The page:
Philly Foreclosure Maintenance Differs By Neighborhood Racial Makeup
The National Fair Housing Alliance released a new report yesterday, detailing banks’ maintenance of 1,000 foreclosed homes in nine metro areas across the country—including Philadelphia (h/t Keystone POLITICS). What they found was…was it surprising? Probably not, but here it is: “Properties in predominately black and Latino neighborhoods were far more likely than those in predominately white areas to be left in disrepair, with maintenance problems such as broken or boarded-up windows, unkempt yards, water damage and unsecured entrances. In addition, foreclosed properties in minority neighborhoods were routinely less likely to have for-sale signs than those in white communities.”
In other words, they found banks were more likely to let Black and Latino neighborhoods, on a national scale, go to hell.
Within the report, it’s noted that within Philadelphia, “more than 10 distinct maintenance or marketing problems were documented in 41 percent of homes in African American communities”—while a whopping zero percent of properties in white communities had the same number or problems.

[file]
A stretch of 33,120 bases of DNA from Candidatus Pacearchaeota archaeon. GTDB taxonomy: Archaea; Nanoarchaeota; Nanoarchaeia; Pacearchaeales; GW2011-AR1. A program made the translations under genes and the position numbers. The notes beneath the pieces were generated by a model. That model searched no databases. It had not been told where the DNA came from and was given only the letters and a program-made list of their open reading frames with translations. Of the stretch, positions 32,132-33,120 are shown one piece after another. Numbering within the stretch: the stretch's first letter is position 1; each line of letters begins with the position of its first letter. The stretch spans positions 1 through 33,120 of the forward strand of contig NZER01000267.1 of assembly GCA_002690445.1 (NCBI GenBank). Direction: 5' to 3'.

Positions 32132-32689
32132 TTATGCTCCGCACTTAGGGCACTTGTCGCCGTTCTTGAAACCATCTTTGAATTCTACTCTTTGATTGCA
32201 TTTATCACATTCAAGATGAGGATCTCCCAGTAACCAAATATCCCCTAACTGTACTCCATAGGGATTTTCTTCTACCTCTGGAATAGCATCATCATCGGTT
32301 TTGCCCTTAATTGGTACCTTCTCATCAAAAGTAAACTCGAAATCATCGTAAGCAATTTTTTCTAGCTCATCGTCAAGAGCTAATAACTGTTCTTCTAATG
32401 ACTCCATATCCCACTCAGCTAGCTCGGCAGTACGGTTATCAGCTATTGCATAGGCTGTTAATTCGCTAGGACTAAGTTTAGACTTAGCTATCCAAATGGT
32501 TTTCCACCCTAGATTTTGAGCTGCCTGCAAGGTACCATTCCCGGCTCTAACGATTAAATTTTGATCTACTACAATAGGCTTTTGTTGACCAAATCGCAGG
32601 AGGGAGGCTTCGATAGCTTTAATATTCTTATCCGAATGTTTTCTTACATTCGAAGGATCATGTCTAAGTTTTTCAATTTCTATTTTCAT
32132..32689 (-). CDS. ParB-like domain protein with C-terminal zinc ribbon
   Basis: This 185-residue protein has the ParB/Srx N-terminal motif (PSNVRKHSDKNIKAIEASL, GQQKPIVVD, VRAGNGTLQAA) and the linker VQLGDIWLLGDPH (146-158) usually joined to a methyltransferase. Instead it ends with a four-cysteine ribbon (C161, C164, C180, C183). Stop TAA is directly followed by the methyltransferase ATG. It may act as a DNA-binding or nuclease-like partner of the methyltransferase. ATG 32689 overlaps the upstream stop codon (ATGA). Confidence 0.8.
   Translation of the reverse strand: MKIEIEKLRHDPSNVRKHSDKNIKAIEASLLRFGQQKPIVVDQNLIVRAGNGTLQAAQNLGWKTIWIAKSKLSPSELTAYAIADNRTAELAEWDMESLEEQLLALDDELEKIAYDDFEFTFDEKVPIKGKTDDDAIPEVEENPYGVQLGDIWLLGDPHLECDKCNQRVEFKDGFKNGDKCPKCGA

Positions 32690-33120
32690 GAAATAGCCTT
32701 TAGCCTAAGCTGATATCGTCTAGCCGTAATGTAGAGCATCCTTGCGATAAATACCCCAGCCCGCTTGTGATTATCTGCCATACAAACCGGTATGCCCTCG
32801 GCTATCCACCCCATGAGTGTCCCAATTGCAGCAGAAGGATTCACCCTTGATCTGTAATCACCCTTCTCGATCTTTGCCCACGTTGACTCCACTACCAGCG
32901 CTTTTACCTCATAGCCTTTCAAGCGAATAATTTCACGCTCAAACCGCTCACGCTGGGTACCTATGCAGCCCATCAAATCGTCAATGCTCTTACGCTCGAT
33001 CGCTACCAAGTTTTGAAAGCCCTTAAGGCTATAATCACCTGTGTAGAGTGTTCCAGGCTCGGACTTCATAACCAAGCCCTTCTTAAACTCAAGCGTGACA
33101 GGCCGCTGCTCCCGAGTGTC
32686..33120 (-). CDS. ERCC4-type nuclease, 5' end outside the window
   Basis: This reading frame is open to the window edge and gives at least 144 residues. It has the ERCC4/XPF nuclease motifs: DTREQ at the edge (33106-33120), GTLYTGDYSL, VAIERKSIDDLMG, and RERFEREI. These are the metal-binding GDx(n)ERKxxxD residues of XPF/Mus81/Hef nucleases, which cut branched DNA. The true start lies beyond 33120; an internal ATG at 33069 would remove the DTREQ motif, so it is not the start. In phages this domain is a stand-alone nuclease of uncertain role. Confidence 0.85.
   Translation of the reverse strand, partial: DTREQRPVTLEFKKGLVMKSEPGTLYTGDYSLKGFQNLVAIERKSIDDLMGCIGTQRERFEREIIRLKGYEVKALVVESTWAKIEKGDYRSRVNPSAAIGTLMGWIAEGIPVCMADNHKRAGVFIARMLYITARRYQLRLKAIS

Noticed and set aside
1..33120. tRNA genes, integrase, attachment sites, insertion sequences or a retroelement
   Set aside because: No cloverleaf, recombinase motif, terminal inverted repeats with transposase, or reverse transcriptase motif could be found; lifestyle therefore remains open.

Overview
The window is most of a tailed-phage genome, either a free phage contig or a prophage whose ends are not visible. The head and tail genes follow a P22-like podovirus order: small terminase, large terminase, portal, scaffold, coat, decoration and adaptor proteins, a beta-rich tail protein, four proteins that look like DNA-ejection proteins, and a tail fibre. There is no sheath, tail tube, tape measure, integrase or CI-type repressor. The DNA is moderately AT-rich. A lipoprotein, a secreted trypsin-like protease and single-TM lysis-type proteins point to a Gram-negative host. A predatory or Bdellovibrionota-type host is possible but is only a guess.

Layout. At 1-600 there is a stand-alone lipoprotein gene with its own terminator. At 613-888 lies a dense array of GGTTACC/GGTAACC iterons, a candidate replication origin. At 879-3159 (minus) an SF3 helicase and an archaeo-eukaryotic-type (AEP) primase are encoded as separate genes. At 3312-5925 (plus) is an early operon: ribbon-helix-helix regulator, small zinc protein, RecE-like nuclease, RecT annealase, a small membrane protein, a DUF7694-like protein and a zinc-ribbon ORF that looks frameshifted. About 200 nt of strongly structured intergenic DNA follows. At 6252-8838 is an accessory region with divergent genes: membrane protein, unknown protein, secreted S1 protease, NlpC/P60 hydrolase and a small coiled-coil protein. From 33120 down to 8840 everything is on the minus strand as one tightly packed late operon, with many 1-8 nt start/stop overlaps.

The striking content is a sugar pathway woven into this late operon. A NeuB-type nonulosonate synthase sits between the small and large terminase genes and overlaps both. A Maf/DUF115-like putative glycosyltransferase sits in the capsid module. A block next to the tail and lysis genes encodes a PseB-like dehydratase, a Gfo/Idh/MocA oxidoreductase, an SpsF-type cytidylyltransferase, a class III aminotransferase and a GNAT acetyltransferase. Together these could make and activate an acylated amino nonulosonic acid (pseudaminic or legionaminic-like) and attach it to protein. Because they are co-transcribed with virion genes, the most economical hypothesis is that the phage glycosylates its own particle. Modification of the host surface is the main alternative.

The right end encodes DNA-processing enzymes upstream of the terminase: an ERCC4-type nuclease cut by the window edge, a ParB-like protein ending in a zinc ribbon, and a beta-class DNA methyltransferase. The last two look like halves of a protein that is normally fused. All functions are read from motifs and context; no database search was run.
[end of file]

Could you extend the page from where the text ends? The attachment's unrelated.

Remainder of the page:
Further, the report noted a lack of maintenance is especially a problem in places like Philadelphia and Baltimore, Maryland, where rowhomes are the predominant method of living. Many of the homes in Philly were found to have squatters living in them: “Unauthorized occupancy of an REO property can leave the property and surrounding community more susceptible to crime and public safety and health hazards. Both homes also had overgrown shrubbery and pervasive trash, indicating they had not been maintained in quite some time,” reads the report.
According to Think Progress, “The report is the latest sign of discrimination on the part of big banks when it comes to America’s housing market.” They note earlier reports, including one by the Center on Responsible Lending, found that Blacks and Latinos were “twice as likely to have been affected by the housing crisis, largely because an industry that has become infamous for its predatory lending practices was even more predatory when dealing with black and Latino borrowers.”
One thing the report doesn’t do: Name the banks which owned the properties. Check out the whole thing here.